I’ve been a prayer-journalist, on and off, for a long time now. Simply put, this means I write out my most substantial prayers as letters to God in a book.
Sometimes, I write pages and pages just pouring out my heart to God. Other times, I write a few frantic sentences, along the lines of “Help me, God!”
One of my goals this year is to be more intentional and consistent in my quiet times with God.
So, when I was away on the retreat, I sat down to work out what I wanted to cover in these times.
I’ve recently started reading Women of the Word by Jen Wilkin, which I’m finding really challenging (in a good way).
One of her main points in the start of the book is that we often approach the Bible to read about ourselves. Whether we are looking for comfort or encouragement or something to challenge us, reading the Bible to answer the question “Who am I?” is getting things backwards. The Bible is a book about God, and we should be reading it to answer the question “Who is God?” (She goes onto say that this will indeed reveal things about ourselves, but this should always be in response to who God is, not the other way around.)
As I look ahead to a year of “baby makes 5”, I know I may not always have the solid, committed block of time at the start of the day that I try to have with the Lord now. I know it will often be a case of fitting that time in where I can.
So I wanted to make my Bible reading plan as simple as possible, and easily adaptable to the days when I can read two verses, and the days when I can read two chapters.
From these thoughts, I came up with two questions to ask myself after each time reading the Bible:
What does this tell me about God?
What is/should be my response?
Looking at my prayer journalling time, I wanted a similar “template” type thing to guide me. Some people might find this too formulaic, but for me, it is helpful.
I found that my prayers became dominated by a single issue (usually something causing me stress) at times, often for whole weeks. And I realised that, while it was good to be pouring out my heart to God (instead of ruminating on the stressful issue), this was probably causing me to neglect other important aspects of prayer. Not to mention, being entirely self-focused and not at all God-focused (beyond what I want Him to do for me).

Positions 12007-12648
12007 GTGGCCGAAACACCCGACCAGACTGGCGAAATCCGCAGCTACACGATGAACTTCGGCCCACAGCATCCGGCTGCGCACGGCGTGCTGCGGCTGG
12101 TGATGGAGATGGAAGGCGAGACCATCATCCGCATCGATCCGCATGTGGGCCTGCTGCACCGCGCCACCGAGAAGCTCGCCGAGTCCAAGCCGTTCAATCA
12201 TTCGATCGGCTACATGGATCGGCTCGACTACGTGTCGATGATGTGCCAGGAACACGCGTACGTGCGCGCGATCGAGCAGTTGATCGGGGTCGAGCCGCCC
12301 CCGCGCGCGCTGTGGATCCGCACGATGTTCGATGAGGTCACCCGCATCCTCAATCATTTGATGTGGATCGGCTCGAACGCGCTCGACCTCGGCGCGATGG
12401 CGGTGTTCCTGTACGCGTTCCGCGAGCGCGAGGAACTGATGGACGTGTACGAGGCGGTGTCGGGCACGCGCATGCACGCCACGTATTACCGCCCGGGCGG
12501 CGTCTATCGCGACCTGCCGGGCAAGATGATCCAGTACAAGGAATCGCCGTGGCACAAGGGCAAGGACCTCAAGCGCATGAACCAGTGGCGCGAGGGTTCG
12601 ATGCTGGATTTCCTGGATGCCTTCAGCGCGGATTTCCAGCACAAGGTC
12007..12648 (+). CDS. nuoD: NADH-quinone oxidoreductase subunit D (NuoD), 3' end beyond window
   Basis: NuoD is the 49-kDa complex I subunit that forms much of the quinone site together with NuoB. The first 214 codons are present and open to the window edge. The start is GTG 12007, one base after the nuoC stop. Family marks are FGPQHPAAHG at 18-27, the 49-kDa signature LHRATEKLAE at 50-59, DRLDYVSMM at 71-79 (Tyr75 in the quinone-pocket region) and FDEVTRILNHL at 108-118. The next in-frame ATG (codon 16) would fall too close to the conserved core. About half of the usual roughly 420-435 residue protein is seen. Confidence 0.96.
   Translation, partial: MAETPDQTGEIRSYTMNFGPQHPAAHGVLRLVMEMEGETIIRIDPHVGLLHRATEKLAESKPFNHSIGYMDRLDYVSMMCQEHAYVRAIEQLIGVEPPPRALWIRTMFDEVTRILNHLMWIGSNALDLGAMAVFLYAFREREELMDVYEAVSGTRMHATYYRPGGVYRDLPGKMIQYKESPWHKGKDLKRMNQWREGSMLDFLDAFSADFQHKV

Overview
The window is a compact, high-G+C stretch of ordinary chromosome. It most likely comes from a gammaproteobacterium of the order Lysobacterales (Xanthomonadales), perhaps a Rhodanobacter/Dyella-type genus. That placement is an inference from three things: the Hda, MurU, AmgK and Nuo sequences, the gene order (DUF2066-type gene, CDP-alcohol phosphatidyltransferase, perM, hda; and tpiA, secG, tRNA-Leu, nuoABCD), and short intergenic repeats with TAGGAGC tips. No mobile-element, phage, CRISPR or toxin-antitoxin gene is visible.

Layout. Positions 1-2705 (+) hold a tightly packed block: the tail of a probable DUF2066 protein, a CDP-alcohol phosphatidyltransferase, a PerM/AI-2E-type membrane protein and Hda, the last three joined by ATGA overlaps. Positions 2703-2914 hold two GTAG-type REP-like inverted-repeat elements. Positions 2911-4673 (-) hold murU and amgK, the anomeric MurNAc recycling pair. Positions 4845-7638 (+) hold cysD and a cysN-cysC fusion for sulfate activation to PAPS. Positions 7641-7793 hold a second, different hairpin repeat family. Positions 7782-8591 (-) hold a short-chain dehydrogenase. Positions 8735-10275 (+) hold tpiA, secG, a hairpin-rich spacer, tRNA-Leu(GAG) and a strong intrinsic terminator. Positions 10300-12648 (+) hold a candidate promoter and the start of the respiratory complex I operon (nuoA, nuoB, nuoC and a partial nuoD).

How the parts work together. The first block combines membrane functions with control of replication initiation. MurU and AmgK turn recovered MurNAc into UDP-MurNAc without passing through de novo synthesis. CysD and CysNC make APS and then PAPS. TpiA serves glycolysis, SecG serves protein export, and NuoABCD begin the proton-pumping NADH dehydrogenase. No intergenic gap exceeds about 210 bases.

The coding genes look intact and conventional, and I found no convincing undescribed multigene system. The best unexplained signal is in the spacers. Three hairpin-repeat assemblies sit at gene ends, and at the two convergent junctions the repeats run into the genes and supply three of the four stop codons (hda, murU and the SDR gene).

I remembered a prayer from my childhood that Mum used to take us through at bedtimes – the teaspoon (tsp) prayer. T is for Thank you. S is for Sorry. P is for Please.
So I’ve kind of loosely used this as the basis for my prayers growing up (well, at the times when I wasn’t completely absorbed with some personal issue). But the problem I’ve come to see with this format is that “Thank you” is still pretty self-focused. It’s thanking God, sure, but it’s about what he’s done for us, rather than who He is.
So in my new plan for my prayer life this year, I’ve decided to start with praise.
No matter what’s on my heart, no matter how big my problems seem, when I sit down to pray in the quiet of the early morning, I will start by praising God.
Here are some things I’ve realised:
- Starting with praise feels incredibly unnatural at first. I think this is because we’re so used to looking first at our own selves/lives and then raising our eyes towards God. Life is comfortable at the moment… thank you God for providing. To look at him first, with no point of reference to myself, feels… weird.
- There is a lot of confusion in Christian culture about what praise really is. Think back to your most recent Bible study prayer time. Did the leader ask if anyone had any “praise points”? What followed was probably actually a collection of “thanks points” – “praise God that he provided this new job”, “praise God that he kept us safe in the car accident last week”, “praise God that he healed my Mum”. No, you mean you want to thank God for those things. And you should! But that’s not praise… Because this still feels unnatural to me, and I easily slip back into “thanking as praising”, I have taken to starting all my journal entries with “Dear Lord, You are…” and going from there.
- When I put my own concerns on the back burner, and start with praising God, often I find all the sting is removed from what was troubling me, or the answer to my questions is suddenly clear. Like reading the Bible, putting things in their right order by focusing on God first and me second has the effect of reordering my concerns as well. Nothing scary looks too big or bad when it is behind God.
- It makes me less likely to view prayer as some kind of drive-through spiritual caffeine fix on my way to more important things. You know, “Thanks God…. And could you please… Okay, bye!” It changes my posture from “fidgeting toddler with a favourite toy in the other room” to humble servant on my knees.
How do you pray to God? Are there any recurring themes in your prayers? Do you use some kind of structure, or do you just pray in the moment?